Eleven 6-week-old apoE-KO mice were fed a high-fat diet for 20 weeks before receiving four high-dose [S]-rHDL or placebo (PBS) injections in a week. Five nanomoles of pan-cathepsin protease sensor (ProSense 680, PerkinElmer, Cat no. NEV10003) was intravenously administered along with the last i.v. injection of [S]-rHDL or PBS. Twenty-four hours later, the animals were placed in a custom-built imaging cartridge, which was equipped for isoflurane administration during imaging. Animals were first scanned with high-resolution computated tomography (CT; Inveon PET-CT, Siemens), with a continuous infusion of CT-contrast agent (isovue-370, Bracco Diagnostics) at a rate of 55 μl min−1 through a tail vein catheter. Animals were subsequently scanned with an FMT scanner (PerkinElmer) in the same cartridge. The CT X-ray source with an exposure time of 370–400 ms was operated at 80 kVp and 500 μA. Contrast-enhanced high-resolution CT images were used to localize the aortic root, which was used to guide the placement of the volume of interest for the quantitative FMT protease activity map. The CT reconstruction protocol involved bilinear interpolation, used a Shepp-Logan filter and scaled pixels to Hounsfiled units. Image fusion relied on fiducial markers and used the Osirix software (The Osirix Foundation, Geneva).

Blood tests and lipoprotein analysis

After 4 h of fasting, whole blood was collected in an EDTA-containing tube. Some serum was subjected to a biochemistry panel (ALX laboratories, NY) analysis to determine the blood concentrations of alanine transaminase, aspartate transaminase, creatinine, creatine kinase, cholesterol and triglyceride. The rest serum was pooled per group for lipoprotein analysis via fast-performance liquid chromatography (FPLC) (Pharmacia). For each sample, 250 μl of the plasma was applied to 2 Superose 6 columns (GE Healthcare) equilibrated and run in a buffer containing 150 mM NaCl and 15 mM EDTA in deionized water. The column flow rate was 0.7 ml min−1. Eighty fractions were collected, and the total cholesterol concentration of each fraction was assessed using an enzymatic colorimetric assay (Wako) according to the manufacturer’s instructions.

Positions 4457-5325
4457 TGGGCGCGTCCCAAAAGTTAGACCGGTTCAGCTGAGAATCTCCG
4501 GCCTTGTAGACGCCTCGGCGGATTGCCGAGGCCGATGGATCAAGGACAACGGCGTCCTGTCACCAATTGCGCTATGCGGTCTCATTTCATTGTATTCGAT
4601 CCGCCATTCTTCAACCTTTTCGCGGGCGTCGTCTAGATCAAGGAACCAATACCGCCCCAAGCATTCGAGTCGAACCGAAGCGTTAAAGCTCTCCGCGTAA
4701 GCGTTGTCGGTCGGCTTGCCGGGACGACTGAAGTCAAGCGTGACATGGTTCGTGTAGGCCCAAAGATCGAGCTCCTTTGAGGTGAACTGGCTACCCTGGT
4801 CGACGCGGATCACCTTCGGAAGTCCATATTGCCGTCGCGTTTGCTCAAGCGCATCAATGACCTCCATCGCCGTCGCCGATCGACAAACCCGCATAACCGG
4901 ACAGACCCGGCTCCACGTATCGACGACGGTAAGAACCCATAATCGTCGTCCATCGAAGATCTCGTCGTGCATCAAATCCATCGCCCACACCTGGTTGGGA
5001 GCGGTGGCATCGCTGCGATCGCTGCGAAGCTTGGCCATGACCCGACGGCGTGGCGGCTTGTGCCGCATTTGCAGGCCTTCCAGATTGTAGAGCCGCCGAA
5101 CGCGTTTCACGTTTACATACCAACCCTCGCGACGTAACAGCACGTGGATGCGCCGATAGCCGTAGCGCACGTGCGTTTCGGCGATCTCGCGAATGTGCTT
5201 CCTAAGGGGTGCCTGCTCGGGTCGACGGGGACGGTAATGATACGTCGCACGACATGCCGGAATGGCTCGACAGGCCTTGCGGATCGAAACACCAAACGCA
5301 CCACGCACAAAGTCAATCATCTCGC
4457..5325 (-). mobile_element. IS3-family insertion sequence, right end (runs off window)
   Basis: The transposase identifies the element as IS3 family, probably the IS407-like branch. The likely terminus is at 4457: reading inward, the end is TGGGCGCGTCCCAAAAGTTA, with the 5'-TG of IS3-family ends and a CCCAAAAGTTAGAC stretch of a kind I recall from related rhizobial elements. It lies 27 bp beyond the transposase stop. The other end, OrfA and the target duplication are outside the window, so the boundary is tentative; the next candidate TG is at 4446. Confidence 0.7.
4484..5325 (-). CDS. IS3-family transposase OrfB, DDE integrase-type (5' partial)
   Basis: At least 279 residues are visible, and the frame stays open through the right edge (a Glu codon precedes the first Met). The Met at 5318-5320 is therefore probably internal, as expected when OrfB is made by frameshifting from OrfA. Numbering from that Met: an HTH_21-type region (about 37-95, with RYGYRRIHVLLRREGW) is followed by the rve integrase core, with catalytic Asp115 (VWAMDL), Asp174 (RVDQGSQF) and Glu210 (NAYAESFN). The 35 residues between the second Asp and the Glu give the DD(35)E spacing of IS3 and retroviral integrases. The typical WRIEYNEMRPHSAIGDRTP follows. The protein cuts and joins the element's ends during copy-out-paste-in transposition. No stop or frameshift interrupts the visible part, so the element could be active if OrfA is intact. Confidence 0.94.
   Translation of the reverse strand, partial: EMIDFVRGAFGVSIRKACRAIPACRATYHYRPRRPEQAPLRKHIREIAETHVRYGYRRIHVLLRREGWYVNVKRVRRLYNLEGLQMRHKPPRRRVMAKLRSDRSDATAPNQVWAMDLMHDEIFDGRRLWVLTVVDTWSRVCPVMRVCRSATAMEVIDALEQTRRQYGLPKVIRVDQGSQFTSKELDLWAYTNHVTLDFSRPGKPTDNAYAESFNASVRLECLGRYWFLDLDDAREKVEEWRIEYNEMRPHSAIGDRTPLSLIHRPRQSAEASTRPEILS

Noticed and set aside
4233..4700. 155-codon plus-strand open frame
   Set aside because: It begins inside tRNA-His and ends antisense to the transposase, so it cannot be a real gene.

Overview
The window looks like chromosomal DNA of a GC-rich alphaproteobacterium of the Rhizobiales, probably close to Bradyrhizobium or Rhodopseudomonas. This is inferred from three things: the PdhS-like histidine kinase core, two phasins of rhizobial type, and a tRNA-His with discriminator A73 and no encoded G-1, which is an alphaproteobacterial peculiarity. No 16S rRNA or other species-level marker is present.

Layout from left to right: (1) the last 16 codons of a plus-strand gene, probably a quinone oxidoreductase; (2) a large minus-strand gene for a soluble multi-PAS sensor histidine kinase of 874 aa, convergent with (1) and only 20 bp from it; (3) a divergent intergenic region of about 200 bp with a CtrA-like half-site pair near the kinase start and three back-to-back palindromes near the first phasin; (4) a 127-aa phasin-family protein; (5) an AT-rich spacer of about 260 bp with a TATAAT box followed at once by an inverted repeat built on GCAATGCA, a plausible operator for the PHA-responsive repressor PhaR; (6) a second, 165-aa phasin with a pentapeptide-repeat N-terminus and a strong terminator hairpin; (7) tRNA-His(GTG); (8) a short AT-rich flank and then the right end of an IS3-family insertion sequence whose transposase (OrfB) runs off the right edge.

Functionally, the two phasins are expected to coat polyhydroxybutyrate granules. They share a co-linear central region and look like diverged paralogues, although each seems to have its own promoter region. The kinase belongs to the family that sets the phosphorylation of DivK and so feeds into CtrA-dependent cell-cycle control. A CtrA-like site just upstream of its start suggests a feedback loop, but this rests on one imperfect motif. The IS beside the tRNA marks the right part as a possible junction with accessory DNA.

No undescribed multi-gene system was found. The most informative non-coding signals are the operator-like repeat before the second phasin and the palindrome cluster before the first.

Cholesterol measurement in thoracic aorta

The thoracic aortas were blotted dry and weighed. Later, they were minced and extracted with chloroform/methanol (2:1) according to the method of Folch et al.36 The cholesterol-containing supernatant was measured (WACO diagnostics) and the total cholesterol from the aortas was calculated accordingly. Finally, the ratio of cholesterol to tissue was calculated by dividing the total cholesterol content per aorta by the weight of the aorta.

Statistics

Continuous variables are expressed as means±s.d., unless otherwise stated. Significance of differences was calculated by use of the nonparametric Mann–Whitney U-tests and Kruskal–Wallis tests. Multiple linear regression analysis was used to assess the association between CD68 area and the various treatment groups, with CD68 area as the response variable and treatment group as the explanatory variable, adjusting for the potential confounder serum total cholesterol. Composite variables were calculated for Mo recruitment and pro-inflammatory mRNA expression in the LCM experiment. Probability values of P<0.05 were considered significant. Statistical analyses were performed using SPSS (Statistical Package for the Social Sciences) version 17.0 and SAS package (SAS Institute Inc.).

Additional information

How to cite this article: Duivenvoorden, R. et al. A statin-loaded reconstituted high-density lipoprotein nanoparticle inhibits atherosclerotic plaque inflammation. Nat. Commun. 5:3065 doi: 10.1038/ncomms4065 (2014).

Change history

  • Updated online 19 March 2014

    A correction has been published and is appended to both the HTML and PDF versions of this paper. The error has not been fixed in the paper.

References

  1. 1.

    et al. National Heart, Lung, and Blood Institute; American College of Cardiology Foundation; American Heart Association. Implications of recent clinical trials for the National Cholesterol Education Program Adult Treatment Panel III guidelines. Circulation 110, 227–239 (2004).

  2. 2.

    The forgotten majority: unfinished business in cardiovascular risk reduction. J. Am. Coll. Cardiol. 46, 1225–1228 (2005).

  3. 3.

    et al. Effect of angiotensin-converting enzyme inhibition on one-year mortality and frequency of repeat acute myocardial infarction in patients with acute myocardial infarction. Am. J. Cardiol. 105, 1229–1234 (2010).

  4. 4.

    et al. Myocardial infarction accelerates atherosclerosis. Nature 487, 325–329 (2012).

  5. 5.

    , & Progress and challenges in translating the biology of atherosclerosis. Nature 473, 317–325 (2011).

  6. 6.

    , , & Site of intimal rupture or erosion of thrombosed coronary atherosclerotic plaques is characterized by an inflammatory process irrespective of the dominant plaque morphology. Circulation 89, 36–44 (1994).

  7. 7.

    & Atherosclerosis: current pathogenesis and therapeutic options. Nat. Med. 17, 1410–1422 (2011).

  8. 8.

    & Regulation of the mevalonate pathway. Nature 343, 425–430 (1990).

  9. 9.

    , , & Statins as a newly recognized type of immunomodulator. Nat. Med. 6, 1399–1402 (2000).

  10. 10.

    et al. Statins selectively inhibit leukocyte function antigen-1 by binding to a novel regulatory integrin site. Nat. Med. 7, 687–692 (2001).

  11. 11.